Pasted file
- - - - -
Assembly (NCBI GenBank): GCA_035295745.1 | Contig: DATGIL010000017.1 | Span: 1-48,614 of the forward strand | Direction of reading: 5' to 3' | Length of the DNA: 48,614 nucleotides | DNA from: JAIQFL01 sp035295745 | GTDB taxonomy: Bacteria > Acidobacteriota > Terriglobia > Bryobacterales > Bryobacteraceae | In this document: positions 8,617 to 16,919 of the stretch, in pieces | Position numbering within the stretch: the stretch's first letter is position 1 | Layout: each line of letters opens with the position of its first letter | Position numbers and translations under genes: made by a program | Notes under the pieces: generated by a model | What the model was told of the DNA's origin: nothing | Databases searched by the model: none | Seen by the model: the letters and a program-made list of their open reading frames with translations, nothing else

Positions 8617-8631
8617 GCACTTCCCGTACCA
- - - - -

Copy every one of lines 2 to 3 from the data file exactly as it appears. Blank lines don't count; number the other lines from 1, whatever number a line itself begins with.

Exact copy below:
Positions 8617-8631
8617 GCACTTCCCGTACCA